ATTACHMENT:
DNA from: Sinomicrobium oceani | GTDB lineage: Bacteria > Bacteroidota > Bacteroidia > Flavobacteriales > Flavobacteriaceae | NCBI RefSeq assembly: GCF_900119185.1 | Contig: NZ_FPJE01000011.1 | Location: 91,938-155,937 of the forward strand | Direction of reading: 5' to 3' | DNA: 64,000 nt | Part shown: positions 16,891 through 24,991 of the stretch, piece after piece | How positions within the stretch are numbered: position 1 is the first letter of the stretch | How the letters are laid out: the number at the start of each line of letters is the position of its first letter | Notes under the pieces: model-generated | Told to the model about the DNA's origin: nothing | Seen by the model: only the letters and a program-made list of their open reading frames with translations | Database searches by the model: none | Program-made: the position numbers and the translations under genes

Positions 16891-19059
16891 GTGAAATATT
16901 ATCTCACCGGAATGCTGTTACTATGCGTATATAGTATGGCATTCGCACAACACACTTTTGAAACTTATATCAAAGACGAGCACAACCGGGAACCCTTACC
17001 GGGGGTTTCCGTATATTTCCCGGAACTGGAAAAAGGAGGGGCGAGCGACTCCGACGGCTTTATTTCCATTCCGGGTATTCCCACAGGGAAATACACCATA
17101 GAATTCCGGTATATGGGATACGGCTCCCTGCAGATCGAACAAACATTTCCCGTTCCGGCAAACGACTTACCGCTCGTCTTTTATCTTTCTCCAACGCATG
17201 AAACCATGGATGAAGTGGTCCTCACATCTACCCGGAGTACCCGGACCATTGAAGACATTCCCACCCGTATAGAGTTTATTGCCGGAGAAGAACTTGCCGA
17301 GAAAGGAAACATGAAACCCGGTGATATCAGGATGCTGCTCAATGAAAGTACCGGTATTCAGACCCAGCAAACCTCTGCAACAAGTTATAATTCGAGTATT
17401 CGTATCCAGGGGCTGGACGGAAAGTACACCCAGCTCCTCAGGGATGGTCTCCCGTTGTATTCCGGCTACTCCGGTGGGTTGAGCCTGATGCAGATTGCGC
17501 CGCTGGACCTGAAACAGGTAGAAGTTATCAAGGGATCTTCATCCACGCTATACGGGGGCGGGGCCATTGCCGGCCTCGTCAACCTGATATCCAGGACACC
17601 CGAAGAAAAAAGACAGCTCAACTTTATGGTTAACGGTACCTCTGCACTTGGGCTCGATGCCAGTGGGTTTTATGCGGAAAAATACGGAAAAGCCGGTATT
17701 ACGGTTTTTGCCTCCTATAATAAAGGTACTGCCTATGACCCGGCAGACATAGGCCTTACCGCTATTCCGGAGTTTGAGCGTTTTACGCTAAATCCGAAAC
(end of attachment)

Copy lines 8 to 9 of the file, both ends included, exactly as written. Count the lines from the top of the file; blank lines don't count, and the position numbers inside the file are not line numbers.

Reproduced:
17301 GAAAGGAAACATGAAACCCGGTGATATCAGGATGCTGCTCAATGAAAGTACCGGTATTCAGACCCAGCAAACCTCTGCAACAAGTTATAATTCGAGTATT
17401 CGTATCCAGGGGCTGGACGGAAAGTACACCCAGCTCCTCAGGGATGGTCTCCCGTTGTATTCCGGCTACTCCGGTGGGTTGAGCCTGATGCAGATTGCGC